If the events of 2011 have demonstrated anything, it's the ineffectiveness of our transnational institutions.
By Dr Matthew Ashton
The big global bodies that supposedly mediate and shape policy on our planet have largely failed to deal with any of the major problems currently facing us. Instead they seem to have agreed on a series of measures that are the equivalent of using a sticking plaster to treat a broken bone. Either that or they've completely sidestepped any decisions at all, simply putting off the tough choices for another day.
This is a significant issue as most of the problems the world faces are essentially international in nature. Major territorial disputes, climates change and the ongoing financial crisis are all too big for single countries to deal with on their own. Therefore it makes perfect sense that we require global transnational bodies to step up to the plate. However the ones currently in existence - the UN, the EU, the WTO and so on - seem to be doing a singularly bad job of this.
Partly this is because of their ineffective structures, but mostly because our leaders are pretty poor at looking beyond their national interests to the wider world, despite the fact that the two are often closely interlinked.
A good example is the EU. A significant portion of the UK's trade is within the single market, therefore it's in Britain's interest to see a swift recovery in the rest of Europe. However far too often members of the UK parliament seem to be locked into the mind-set that for us to win they have to lose.
Another important fact is that the global economy is already transnational. There are corporations out there whose income surpasses those of the GDPs of small countries. One of the reasons why the financial sector has managed to get away with so much over the past few years is that they've embraced globalisation with a vengeance and used it to extend their power in almost every area of our lives. National governments with the exceptions of the US and China simply don't have the power to stand up to them. The logic of collective action argues that in order to check and balance this baleful influence we need political instructions that can regulate them effectively.
Of course we've seen in the past what happens when transnational institutions fail to work. The Second World War happened despite the League of Nations being created to specifically prevent another global conflict. Most of the bodies I've mentioned above were set up after this disaster in the hope of preventing such an event from occurring again. By and large they've succeeded in ensuring our collective security for over half a century. However when it comes to issues of democracy, representation and justice they've been mostly ineffective, either allowing large countries to bully the weak or letting them opt out altogether when it suits them. The EU has so far proven too unwieldy to deal with the current economic crisis while many fear that expanding its powers will make it even more undemocratic.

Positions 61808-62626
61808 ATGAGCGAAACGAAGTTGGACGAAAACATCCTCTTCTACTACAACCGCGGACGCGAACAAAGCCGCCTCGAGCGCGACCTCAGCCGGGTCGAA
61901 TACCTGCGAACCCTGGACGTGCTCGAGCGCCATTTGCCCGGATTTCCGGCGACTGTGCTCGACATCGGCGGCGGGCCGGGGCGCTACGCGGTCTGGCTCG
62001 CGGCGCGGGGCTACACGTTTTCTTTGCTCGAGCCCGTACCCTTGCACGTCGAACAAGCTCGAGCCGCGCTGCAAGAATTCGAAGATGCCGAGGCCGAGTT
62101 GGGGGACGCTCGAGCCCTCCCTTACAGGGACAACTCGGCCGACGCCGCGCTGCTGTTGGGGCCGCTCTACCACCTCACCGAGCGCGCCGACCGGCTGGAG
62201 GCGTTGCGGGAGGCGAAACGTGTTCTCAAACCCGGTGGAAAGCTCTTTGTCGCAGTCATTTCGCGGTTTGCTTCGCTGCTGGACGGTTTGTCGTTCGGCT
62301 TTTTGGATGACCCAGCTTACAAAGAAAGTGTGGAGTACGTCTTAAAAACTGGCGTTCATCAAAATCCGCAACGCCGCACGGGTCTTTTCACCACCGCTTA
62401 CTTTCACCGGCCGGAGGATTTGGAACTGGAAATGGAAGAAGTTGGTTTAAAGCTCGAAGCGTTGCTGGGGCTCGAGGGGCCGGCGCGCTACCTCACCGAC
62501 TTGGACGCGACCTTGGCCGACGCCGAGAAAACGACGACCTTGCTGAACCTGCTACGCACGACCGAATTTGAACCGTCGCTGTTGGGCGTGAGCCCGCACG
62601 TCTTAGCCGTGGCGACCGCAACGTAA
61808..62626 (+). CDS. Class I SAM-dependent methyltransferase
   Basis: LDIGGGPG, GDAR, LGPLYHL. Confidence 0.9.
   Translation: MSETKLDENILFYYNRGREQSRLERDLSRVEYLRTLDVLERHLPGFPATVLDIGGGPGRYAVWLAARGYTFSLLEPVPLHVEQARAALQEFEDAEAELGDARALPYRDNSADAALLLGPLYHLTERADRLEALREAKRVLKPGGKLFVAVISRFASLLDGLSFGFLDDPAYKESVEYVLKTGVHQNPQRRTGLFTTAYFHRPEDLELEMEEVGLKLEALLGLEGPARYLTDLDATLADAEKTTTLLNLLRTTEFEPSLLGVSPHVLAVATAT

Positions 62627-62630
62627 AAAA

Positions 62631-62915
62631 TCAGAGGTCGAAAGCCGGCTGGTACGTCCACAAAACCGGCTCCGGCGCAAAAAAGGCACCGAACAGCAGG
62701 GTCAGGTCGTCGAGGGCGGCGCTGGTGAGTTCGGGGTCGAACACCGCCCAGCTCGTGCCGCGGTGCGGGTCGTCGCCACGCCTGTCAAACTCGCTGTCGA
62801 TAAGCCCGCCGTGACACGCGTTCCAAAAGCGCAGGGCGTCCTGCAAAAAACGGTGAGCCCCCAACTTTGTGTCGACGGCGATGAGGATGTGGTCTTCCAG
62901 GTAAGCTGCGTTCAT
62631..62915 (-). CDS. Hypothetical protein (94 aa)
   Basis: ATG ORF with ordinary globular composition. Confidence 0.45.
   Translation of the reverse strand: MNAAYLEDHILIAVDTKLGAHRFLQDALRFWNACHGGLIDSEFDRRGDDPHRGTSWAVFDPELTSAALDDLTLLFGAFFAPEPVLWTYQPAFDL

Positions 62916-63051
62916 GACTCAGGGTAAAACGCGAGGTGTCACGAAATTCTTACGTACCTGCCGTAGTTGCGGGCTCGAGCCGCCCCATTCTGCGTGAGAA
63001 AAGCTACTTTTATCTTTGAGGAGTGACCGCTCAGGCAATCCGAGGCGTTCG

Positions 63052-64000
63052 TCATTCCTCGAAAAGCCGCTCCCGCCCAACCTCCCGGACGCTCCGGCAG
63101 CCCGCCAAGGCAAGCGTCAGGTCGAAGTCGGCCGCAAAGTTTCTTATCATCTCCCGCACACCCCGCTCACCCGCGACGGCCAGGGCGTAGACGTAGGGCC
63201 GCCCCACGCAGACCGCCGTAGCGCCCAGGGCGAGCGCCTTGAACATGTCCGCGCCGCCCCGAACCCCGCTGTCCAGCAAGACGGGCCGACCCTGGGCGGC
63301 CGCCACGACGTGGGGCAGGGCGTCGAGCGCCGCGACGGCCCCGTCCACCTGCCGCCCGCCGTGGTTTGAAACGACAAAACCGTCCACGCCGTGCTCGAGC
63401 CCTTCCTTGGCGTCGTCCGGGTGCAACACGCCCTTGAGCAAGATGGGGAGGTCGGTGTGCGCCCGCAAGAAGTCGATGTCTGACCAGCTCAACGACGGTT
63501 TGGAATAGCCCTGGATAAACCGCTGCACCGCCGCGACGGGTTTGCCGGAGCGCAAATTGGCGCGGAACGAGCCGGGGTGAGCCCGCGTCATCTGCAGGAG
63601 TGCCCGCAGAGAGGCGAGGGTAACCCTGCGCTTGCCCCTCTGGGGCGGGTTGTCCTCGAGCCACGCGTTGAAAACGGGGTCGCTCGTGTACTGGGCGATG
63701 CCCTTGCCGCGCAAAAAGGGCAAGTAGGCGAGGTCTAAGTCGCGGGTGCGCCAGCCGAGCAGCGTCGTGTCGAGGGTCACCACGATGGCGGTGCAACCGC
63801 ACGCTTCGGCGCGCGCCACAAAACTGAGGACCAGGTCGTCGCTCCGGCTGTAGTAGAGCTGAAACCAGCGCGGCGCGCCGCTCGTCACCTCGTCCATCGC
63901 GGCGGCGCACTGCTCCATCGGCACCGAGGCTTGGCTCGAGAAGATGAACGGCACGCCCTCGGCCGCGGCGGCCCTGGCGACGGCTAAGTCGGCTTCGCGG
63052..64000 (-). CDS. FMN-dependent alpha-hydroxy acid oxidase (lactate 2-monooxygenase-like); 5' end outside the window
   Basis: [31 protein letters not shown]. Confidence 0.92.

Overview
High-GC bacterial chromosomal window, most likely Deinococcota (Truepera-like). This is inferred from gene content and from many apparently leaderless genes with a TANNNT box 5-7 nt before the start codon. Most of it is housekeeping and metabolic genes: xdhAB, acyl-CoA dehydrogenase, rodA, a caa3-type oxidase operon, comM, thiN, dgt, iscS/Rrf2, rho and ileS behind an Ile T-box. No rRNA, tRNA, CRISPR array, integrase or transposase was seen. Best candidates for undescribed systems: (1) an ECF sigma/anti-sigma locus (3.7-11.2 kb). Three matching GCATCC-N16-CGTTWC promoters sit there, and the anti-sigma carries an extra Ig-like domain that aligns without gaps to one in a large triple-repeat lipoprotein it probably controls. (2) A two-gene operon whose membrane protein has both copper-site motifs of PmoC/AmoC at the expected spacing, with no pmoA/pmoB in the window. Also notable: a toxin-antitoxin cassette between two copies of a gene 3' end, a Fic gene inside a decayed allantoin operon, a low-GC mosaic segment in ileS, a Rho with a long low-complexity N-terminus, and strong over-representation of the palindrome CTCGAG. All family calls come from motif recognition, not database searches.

This is the hub of the paradox. In order to work effectively, transnational institutions must be able to exercise influence which means handing them powers. Once they have these powers though how do you hold them in check? Who guards the guards?
Our current institutions have the dual problem of not being able to effectively use the powers they do have, and at the same time being woefully undemocratic. If the EU and the UN want to make it to the end of the 21st century they'll need to radically improve both their efficiency and accountability.
Of course some would like to see all transitional institutions abolished altogether, and the world returned to the era where the nation state was sovereign. I doubt this is possible now, even if we wanted it to happen. The nature and scope of the problems we're likely to face over the next few years will require us to work together as a planet otherwise we'll face ruin. Perhaps then necessity will succeed where reason has failed. After all, wasn't it Benjamin Franklin who commented: "We must, indeed, all hang together, or most assuredly we shall all hang separately."
Dr Matthew Ashton is a politics lecturer at Nottingham Trent University. Visit his blog.
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